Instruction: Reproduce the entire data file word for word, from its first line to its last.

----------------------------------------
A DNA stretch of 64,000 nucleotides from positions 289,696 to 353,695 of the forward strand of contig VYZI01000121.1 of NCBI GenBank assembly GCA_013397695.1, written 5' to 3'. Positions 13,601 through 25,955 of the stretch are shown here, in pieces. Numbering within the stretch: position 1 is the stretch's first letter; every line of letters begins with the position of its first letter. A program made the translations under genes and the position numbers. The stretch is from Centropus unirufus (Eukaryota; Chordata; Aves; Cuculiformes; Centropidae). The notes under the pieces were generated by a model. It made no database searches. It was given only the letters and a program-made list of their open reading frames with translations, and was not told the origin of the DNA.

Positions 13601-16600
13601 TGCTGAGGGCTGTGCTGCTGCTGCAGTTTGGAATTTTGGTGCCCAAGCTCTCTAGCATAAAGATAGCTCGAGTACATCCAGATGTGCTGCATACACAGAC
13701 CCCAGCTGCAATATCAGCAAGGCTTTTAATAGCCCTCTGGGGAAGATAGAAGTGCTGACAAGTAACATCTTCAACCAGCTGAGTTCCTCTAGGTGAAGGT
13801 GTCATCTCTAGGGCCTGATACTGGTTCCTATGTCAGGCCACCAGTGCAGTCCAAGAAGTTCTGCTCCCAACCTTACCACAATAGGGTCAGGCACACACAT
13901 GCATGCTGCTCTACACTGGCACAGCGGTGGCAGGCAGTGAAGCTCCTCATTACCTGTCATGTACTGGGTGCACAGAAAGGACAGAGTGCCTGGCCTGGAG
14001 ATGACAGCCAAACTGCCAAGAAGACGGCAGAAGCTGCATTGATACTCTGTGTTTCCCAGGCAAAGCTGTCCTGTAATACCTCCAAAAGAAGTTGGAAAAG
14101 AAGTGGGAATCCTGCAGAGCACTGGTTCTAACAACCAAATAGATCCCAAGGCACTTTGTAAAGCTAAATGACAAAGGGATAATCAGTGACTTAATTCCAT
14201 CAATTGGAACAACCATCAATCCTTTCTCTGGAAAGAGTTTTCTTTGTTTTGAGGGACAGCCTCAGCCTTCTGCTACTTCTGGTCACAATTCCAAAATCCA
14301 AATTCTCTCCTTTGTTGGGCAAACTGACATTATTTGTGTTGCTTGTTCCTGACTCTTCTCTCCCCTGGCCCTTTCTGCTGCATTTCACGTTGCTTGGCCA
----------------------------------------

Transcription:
A DNA stretch of 64,000 nucleotides from positions 289,696 to 353,695 of the forward strand of contig VYZI01000121.1 of NCBI GenBank assembly GCA_013397695.1, written 5' to 3'. Positions 13,601 through 25,955 of the stretch are shown here, in pieces. Numbering within the stretch: position 1 is the stretch's first letter; every line of letters begins with the position of its first letter. A program made the translations under genes and the position numbers. The stretch is from Centropus unirufus (Eukaryota; Chordata; Aves; Cuculiformes; Centropidae). The notes under the pieces were generated by a model. It made no database searches. It was given only the letters and a program-made list of their open reading frames with translations, and was not told the origin of the DNA.

Positions 13601-16600
13601 TGCTGAGGGCTGTGCTGCTGCTGCAGTTTGGAATTTTGGTGCCCAAGCTCTCTAGCATAAAGATAGCTCGAGTACATCCAGATGTGCTGCATACACAGAC
13701 CCCAGCTGCAATATCAGCAAGGCTTTTAATAGCCCTCTGGGGAAGATAGAAGTGCTGACAAGTAACATCTTCAACCAGCTGAGTTCCTCTAGGTGAAGGT
13801 GTCATCTCTAGGGCCTGATACTGGTTCCTATGTCAGGCCACCAGTGCAGTCCAAGAAGTTCTGCTCCCAACCTTACCACAATAGGGTCAGGCACACACAT
13901 GCATGCTGCTCTACACTGGCACAGCGGTGGCAGGCAGTGAAGCTCCTCATTACCTGTCATGTACTGGGTGCACAGAAAGGACAGAGTGCCTGGCCTGGAG
14001 ATGACAGCCAAACTGCCAAGAAGACGGCAGAAGCTGCATTGATACTCTGTGTTTCCCAGGCAAAGCTGTCCTGTAATACCTCCAAAAGAAGTTGGAAAAG
14101 AAGTGGGAATCCTGCAGAGCACTGGTTCTAACAACCAAATAGATCCCAAGGCACTTTGTAAAGCTAAATGACAAAGGGATAATCAGTGACTTAATTCCAT
14201 CAATTGGAACAACCATCAATCCTTTCTCTGGAAAGAGTTTTCTTTGTTTTGAGGGACAGCCTCAGCCTTCTGCTACTTCTGGTCACAATTCCAAAATCCA
14301 AATTCTCTCCTTTGTTGGGCAAACTGACATTATTTGTGTTGCTTGTTCCTGACTCTTCTCTCCCCTGGCCCTTTCTGCTGCATTTCACGTTGCTTGGCCA